I've been back in Denver for a week now.

When I got home, snow was thick on the ground. Last night and today it's been snowing heavily. Then, as now, the pine outside my bedroom window creaked under the weight of the accumulated snow. I wonder if it will snap, if it will buckle under the weight, or if tomorrow it will be standing just as tall as it was on Monday when the sun was bright and warm in a cloudless sky.

I don't honestly remember much of the past week. I've spent most of it in a sort of grey haze. The last clear memory I have is of Montag's face crumpling as he turned from me, his hair too long, dust discoloring one sleeve of his black coat. I stood in the hallway before the security checkpoint for longer than I care to admit staring after him. I didn't even make it through the metal detector without crying.

The world outside is soft and white and quiet. The sky is the color of a pearl. Once, in third grade, we hatched silk worm eggs and waited patiently as the caterpillars gorged themselves on mulberry branches and wrapped themselves into cocoons. We waited patiently. At the end, they chewed their way out of those cocoons and we took them outside and watched them fly away. I was allowed to keep a cocoon. It was the same color inside that the sky is now.

One last thing about flying. On my wrist is a bracelet with a bird charm. Montag gave it to me. The bird is a swallow. When I was a kid in Southern California, we sometimes would drive an hour south to the San Juan Capistrano Mission. Every year the swallows would return in staggering numbers from across impossible distances, compelled towards home.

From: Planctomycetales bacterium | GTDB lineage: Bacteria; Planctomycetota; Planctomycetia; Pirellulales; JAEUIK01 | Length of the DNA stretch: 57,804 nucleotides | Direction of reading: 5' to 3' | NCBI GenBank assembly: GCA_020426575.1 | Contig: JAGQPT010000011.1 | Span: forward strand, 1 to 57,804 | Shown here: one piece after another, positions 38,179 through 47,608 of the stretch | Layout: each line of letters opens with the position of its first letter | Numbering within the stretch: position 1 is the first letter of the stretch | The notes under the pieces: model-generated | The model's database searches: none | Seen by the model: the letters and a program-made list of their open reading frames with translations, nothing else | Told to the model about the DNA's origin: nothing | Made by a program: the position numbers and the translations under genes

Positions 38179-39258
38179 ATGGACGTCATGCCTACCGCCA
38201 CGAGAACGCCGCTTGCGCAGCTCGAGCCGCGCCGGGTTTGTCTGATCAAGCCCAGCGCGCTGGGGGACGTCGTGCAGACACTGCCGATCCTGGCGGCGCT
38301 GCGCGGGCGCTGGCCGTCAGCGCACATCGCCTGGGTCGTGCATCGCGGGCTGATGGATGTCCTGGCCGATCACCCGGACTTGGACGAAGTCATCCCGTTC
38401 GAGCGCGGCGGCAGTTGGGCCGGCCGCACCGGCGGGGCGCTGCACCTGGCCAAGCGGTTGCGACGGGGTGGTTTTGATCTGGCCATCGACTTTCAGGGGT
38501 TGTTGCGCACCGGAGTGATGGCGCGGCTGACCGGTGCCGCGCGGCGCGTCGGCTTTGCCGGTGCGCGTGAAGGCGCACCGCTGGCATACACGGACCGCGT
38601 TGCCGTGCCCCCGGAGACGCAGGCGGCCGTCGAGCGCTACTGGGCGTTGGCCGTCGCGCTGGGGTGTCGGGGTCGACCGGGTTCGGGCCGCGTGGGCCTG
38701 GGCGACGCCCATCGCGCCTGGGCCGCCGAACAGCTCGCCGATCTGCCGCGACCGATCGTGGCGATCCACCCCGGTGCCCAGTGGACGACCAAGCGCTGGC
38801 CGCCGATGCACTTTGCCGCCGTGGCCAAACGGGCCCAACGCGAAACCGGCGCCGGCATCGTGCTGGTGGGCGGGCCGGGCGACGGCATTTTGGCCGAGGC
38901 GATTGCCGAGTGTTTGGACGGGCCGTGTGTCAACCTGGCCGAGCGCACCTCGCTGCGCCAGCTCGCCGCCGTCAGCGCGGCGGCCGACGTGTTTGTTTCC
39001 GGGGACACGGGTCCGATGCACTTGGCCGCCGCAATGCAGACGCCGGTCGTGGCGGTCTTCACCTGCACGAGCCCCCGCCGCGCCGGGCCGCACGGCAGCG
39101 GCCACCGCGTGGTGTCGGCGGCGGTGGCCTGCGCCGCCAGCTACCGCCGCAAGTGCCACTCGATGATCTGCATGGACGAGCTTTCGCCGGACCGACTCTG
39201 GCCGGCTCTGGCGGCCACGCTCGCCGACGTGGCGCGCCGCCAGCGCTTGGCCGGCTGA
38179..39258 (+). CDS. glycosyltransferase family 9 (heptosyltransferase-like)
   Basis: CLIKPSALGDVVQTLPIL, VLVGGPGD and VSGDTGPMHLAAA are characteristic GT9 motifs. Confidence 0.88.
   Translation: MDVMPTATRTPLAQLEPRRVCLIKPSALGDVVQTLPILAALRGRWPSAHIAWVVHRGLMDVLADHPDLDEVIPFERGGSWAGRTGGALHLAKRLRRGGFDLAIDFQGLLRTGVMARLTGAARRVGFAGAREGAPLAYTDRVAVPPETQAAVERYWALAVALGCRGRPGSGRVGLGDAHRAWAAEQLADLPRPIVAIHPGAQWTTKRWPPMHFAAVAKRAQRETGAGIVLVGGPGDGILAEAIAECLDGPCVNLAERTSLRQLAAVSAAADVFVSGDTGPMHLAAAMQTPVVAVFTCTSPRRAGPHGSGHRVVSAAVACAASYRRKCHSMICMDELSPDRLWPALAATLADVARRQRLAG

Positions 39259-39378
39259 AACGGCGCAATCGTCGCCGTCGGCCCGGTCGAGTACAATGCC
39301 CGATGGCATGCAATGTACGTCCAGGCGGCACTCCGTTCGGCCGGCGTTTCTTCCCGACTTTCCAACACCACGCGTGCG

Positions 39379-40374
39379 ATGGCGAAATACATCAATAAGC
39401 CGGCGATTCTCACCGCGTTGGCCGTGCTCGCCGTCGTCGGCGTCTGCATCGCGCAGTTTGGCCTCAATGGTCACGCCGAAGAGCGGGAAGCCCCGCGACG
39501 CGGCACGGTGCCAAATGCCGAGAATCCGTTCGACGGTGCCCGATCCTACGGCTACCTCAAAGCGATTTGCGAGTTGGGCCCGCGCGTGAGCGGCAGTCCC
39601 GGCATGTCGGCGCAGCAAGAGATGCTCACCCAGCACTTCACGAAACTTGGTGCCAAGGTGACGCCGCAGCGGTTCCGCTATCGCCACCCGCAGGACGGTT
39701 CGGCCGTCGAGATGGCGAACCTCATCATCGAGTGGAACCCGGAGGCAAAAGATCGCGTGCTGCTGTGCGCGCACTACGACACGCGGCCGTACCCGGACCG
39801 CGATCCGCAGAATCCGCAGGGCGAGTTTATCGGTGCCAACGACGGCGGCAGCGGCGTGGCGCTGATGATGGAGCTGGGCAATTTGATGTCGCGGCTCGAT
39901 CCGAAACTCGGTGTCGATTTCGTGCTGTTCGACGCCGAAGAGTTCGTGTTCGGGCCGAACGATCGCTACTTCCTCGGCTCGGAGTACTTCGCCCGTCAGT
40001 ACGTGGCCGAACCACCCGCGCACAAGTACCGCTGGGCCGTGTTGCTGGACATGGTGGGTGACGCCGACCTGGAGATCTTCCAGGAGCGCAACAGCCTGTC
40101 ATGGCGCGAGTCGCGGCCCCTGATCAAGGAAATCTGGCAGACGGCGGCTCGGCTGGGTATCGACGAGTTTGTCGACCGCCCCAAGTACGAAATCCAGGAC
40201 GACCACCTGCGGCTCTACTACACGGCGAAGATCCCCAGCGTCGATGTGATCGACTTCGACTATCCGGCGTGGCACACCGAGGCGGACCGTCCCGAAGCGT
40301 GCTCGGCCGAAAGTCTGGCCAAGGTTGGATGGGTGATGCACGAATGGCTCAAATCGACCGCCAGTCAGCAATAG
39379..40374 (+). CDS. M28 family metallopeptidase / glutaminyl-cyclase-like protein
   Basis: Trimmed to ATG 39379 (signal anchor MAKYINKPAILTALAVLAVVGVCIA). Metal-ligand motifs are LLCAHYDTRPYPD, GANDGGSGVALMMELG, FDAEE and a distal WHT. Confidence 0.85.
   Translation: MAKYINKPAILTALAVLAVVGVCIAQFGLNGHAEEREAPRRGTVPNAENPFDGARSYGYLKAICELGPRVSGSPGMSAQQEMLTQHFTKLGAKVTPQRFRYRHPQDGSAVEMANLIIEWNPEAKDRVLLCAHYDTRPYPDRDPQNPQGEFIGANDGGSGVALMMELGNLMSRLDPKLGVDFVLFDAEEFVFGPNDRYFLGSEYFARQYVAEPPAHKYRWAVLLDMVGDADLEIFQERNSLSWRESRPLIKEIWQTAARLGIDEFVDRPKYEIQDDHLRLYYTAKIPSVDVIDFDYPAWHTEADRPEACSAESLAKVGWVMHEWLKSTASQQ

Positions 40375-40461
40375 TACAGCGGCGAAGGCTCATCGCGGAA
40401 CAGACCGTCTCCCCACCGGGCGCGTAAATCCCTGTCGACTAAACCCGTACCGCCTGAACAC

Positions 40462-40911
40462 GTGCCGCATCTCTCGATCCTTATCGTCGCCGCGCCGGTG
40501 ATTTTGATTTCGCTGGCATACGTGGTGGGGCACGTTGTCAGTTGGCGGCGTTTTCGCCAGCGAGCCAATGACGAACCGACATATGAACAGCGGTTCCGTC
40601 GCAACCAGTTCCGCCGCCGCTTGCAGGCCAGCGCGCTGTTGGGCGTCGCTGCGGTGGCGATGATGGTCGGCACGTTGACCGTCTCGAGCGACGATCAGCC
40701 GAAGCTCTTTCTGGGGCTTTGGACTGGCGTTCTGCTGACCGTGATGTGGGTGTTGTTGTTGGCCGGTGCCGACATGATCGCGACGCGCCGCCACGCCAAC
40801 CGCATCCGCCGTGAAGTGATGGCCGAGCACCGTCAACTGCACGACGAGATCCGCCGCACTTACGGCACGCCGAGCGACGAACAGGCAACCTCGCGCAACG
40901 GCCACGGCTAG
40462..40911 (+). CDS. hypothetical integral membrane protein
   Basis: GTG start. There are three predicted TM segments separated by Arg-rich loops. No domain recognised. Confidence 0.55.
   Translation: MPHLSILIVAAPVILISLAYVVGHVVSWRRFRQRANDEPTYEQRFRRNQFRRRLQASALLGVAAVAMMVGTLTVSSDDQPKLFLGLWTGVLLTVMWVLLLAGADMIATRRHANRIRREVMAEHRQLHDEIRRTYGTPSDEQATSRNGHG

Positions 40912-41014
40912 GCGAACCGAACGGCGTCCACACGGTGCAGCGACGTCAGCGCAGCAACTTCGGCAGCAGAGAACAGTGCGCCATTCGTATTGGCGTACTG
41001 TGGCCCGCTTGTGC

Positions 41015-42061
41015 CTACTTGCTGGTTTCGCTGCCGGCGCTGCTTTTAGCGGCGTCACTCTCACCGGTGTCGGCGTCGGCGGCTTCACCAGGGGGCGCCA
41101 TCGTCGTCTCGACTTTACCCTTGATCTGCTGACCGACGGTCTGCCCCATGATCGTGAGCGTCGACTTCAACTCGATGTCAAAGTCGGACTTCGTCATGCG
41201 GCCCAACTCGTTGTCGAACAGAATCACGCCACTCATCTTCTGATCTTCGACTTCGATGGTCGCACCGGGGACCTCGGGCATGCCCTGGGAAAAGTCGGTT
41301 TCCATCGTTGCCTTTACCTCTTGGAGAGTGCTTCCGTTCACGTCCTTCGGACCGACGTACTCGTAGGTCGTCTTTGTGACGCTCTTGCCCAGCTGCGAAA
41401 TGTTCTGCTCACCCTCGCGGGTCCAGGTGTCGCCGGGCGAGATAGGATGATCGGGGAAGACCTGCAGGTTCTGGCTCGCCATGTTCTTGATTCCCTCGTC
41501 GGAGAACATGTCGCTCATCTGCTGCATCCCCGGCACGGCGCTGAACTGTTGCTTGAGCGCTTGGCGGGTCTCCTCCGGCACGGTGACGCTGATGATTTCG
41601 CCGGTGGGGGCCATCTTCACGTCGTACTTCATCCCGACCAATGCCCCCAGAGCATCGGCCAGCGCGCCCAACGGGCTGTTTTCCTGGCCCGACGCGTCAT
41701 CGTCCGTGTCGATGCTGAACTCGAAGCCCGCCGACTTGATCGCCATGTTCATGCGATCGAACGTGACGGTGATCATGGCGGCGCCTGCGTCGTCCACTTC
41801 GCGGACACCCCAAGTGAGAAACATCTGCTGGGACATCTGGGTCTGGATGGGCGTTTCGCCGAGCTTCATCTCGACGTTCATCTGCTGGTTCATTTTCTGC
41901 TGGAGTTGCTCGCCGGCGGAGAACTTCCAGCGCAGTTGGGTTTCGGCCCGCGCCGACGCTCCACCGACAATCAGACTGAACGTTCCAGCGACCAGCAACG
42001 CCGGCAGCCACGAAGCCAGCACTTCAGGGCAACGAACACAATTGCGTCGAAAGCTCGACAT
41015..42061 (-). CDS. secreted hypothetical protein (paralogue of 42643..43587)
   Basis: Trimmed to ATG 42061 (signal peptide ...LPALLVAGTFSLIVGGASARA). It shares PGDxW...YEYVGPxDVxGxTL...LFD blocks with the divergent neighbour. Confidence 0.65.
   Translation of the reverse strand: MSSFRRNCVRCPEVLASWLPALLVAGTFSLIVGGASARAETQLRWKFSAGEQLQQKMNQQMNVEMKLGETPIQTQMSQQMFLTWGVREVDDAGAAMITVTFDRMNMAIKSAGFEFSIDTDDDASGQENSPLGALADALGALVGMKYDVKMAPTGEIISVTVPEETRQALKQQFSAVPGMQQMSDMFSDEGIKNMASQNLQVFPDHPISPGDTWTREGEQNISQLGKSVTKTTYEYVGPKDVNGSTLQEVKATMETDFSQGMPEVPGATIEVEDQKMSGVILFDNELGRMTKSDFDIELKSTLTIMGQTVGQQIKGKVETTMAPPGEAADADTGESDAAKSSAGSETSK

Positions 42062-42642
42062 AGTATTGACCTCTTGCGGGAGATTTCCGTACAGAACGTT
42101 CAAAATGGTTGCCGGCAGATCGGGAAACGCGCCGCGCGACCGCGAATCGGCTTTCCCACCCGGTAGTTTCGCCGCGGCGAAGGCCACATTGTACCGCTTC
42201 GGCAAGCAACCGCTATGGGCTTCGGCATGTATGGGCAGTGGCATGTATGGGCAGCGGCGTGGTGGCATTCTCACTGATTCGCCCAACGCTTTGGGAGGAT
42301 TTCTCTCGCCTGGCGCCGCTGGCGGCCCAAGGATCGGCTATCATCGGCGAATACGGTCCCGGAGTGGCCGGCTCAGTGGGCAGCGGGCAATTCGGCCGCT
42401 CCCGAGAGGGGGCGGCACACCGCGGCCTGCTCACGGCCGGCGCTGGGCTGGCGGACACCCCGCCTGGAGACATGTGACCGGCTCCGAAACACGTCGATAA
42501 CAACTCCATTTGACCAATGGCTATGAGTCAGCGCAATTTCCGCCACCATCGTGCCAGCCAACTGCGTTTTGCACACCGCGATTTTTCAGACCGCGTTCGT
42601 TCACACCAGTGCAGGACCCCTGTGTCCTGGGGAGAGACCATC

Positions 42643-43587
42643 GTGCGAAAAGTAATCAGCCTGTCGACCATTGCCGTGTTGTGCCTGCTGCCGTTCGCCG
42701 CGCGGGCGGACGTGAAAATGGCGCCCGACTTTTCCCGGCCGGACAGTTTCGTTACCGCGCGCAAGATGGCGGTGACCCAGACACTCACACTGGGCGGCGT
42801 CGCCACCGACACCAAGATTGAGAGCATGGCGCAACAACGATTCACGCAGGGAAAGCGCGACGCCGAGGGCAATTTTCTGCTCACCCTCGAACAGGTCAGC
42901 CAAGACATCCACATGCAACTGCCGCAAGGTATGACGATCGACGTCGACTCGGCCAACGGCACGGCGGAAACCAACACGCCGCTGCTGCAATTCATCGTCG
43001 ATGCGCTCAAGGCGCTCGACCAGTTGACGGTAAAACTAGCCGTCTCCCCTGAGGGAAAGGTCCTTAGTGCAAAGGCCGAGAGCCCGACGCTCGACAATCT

Montag is my Capistrano.

'The world breaks everyone, and afterward many are strong at the broken places.'

It took me three days to stop crying for any length of time. After that, it wasn't about what I felt but about what I didn't. I don't know that there's a word in English for feeling so keenly the absence of something you never knew you were missing. Grief, perhaps; but that's not quite right. Today, I am finding it difficult to be poetic; there's a certain clinical distance that comes from sweeping up all the shattered parts of yourself. Putting them back into a box and leaving them for the one person who can remember how they're supposed to fit together. That leaves me with facts, and the facts are these. I am deeply in love. The Atlantic Ocean is far too wide. And I miss the boy I love. I don't know how to put it any more plainly than that.

This is new for me. It has made me pragmatic, and selfish. One of the things love is good for is making you feel part of something important, something deeply meaningful. And what that is, is the freedom of a bookish teenager learning that he can write his own stories. I don't need an analogy to explain this to myself. I don't want to be Tristan or Isolde, because I want to be myself. For the first time in a long time, that feels like something worth doing. I'm still not quite an optimist. Happy endings are not our birthright. They need work, and persistence, and the kind of strength you find at the broken places. But I feel capable. I want EC back. And if anyone tries to stop that happening, I will go through them like a woodchipper through a bushel of puppies.

...there, I managed to get one joke in there.

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